Halifax Yorkshire Family History Guide

Parishes

Halifax consists of the following parishes:

  • Halifax St John the Baptist, Yorkshire
  • Halifax Holy Trinity, Yorkshire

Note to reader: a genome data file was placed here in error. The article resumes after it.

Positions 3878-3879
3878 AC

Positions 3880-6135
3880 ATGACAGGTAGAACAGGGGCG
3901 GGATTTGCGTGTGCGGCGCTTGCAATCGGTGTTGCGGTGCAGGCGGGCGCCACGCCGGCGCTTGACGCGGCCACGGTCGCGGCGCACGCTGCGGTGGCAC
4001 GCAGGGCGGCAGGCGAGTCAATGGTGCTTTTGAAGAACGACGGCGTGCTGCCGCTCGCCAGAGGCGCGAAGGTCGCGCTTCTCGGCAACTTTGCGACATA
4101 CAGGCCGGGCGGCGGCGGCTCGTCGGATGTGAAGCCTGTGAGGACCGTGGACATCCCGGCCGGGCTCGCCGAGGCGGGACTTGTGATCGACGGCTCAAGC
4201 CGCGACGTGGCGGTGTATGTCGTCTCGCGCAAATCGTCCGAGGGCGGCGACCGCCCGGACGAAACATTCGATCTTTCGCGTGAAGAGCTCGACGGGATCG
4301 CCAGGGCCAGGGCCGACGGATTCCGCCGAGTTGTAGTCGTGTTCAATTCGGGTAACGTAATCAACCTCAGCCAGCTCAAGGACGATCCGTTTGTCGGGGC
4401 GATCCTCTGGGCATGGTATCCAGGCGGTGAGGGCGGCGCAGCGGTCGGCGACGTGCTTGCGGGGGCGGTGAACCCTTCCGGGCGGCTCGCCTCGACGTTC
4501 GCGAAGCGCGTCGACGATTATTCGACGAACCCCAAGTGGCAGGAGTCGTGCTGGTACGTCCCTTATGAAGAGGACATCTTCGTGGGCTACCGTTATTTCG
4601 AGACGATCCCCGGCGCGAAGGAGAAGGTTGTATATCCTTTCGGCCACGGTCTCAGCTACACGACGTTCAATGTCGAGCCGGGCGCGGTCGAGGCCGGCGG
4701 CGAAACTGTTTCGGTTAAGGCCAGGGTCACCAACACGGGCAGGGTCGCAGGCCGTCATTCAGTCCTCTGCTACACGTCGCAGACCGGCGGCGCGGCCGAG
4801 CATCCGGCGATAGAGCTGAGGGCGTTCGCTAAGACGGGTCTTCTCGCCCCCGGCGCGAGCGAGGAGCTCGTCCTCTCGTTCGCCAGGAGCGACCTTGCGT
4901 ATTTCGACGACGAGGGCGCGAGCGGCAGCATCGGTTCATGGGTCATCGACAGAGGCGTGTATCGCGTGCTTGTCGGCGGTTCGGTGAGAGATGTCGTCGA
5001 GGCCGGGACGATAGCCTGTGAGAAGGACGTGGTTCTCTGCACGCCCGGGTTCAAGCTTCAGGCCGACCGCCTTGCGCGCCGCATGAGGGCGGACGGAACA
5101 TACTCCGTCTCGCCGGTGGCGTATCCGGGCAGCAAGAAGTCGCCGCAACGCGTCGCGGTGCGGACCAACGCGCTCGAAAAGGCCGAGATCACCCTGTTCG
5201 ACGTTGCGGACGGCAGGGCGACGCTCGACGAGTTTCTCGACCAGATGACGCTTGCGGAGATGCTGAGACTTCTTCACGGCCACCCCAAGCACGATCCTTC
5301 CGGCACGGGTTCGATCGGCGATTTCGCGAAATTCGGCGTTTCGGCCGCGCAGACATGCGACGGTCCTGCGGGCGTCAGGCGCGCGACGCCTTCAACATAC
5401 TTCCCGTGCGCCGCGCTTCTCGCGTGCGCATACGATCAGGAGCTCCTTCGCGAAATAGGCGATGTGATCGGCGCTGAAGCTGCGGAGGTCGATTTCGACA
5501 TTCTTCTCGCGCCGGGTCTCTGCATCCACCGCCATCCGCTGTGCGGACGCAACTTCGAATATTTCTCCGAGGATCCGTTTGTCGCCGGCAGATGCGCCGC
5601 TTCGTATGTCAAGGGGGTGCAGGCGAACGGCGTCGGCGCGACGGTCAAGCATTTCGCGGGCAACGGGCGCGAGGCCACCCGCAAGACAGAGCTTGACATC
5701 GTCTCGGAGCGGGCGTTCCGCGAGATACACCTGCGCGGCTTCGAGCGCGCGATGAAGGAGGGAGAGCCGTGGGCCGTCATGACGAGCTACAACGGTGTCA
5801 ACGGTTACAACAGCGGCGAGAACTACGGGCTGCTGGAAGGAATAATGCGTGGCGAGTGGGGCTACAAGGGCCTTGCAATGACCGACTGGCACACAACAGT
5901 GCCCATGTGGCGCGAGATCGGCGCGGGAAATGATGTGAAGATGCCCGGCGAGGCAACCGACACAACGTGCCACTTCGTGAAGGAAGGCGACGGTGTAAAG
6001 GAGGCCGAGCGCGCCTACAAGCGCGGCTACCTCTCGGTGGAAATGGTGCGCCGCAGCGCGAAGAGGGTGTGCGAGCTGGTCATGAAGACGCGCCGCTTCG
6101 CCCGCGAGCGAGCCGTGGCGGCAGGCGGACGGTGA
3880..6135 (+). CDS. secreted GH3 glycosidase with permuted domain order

• Halifax St Ann in the Grove, Yorkshire
  • Halifax St James, Yorkshire
  • Halifax St John in the Wilderness, Yorkshire

Riding: West Riding

Historical Descriptions

The Imperial Gazetteer of England & Wales 1870